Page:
Thanks largely to public support for the Release the First Report campaign, Australia’s leading research institute, NHMRC, recently gave in to public pressure and released its first report on homeopathy, produced in 2012 but buried until 26 August 2019.
As was expected, the draft 2012 report is far more positive than the second NHMRC Australian Report published in 2015, which has caused widespread damage to homeopathy.
The First Report found “encouraging evidence for the effectiveness of homeopathy” for five conditions, including otitis media (ear infections), upper respiratory tract infection in adults, and some side effects of cancer treatment.
As Rachel Roberts, HRI Chief Executive, explained, “The first report found some good evidence that homeopathy works for certain medical conditions. More studies are needed to confirm and build on these findings, but some evidence is very different from no evidence.”
NHMRC fought against releasing the First Report for 4 years, so this is a huge win for public accountability, but perhaps even more importantly, the NHMRC CEO has finally put the record straight about the second ‘Australian report’ published in 2015.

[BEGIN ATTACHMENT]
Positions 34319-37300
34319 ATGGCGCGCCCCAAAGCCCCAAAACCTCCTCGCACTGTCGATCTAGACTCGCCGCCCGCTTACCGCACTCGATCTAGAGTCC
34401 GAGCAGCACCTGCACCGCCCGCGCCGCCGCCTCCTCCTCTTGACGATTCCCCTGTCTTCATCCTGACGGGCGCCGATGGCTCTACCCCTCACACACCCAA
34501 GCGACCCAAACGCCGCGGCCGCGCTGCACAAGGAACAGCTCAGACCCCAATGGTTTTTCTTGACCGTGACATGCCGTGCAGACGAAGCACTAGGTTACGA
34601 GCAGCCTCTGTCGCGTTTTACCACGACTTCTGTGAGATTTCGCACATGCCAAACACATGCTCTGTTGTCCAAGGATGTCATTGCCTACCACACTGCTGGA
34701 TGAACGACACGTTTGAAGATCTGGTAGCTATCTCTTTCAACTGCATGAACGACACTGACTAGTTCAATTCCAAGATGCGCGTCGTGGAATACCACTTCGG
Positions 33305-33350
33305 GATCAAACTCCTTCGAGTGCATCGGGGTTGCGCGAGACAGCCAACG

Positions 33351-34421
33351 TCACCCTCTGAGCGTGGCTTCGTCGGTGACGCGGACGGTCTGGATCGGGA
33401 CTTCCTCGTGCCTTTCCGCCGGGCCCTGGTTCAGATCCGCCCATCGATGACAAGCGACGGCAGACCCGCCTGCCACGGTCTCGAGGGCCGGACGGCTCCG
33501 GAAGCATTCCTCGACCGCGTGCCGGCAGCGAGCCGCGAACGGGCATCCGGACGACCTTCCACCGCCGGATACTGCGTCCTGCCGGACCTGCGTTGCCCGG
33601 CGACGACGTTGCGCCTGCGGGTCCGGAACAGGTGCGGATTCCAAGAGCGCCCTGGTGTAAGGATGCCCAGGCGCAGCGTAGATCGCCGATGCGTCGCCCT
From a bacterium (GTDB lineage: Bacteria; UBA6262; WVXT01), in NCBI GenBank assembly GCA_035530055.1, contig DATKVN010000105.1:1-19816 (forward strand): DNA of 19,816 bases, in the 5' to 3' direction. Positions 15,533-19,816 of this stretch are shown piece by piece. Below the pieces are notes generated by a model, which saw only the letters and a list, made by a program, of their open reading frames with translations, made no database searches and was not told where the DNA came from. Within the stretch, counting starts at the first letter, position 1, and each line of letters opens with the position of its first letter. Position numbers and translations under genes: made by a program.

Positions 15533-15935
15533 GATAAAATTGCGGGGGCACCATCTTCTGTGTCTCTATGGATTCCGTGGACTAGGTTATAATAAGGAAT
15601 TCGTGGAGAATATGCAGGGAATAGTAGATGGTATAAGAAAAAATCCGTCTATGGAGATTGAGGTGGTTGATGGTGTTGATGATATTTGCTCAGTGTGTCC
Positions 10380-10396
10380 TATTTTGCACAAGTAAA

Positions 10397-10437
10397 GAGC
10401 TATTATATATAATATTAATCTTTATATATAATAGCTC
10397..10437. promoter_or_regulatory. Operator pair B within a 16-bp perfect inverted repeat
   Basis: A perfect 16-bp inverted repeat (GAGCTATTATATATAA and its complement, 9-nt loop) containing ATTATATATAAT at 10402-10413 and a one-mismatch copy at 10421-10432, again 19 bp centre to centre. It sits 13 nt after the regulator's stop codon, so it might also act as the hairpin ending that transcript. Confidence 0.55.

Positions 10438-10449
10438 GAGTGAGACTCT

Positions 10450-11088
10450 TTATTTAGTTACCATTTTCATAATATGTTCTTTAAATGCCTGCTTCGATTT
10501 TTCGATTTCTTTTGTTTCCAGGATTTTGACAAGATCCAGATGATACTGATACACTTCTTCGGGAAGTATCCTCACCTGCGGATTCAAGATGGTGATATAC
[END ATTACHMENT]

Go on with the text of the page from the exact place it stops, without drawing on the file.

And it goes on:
Publication of NHMRC’s 2015 report triggered inaccurate headlines around the world – from the UK: “Homeopathy not effective for treating any condition” (Guardian) to the USA: “1800 studies later scientists conclude homeopathy doesn’t work” (Smithsonian.com).
NHMRC Chief Executive Prof Anne Kelso’s has now finally admitted that, “Contrary to some claims, the review did not conclude that homeopathy was ineffective” (CEO Statement, 26 August 2019).
It is shocking that NHMRC has never corrected this misinterpretation of their report before. When these widely inaccurate headlines first circulated in March 2015 NHMRC stayed silent.
To read more from HRI:
Update to the Australian Report information page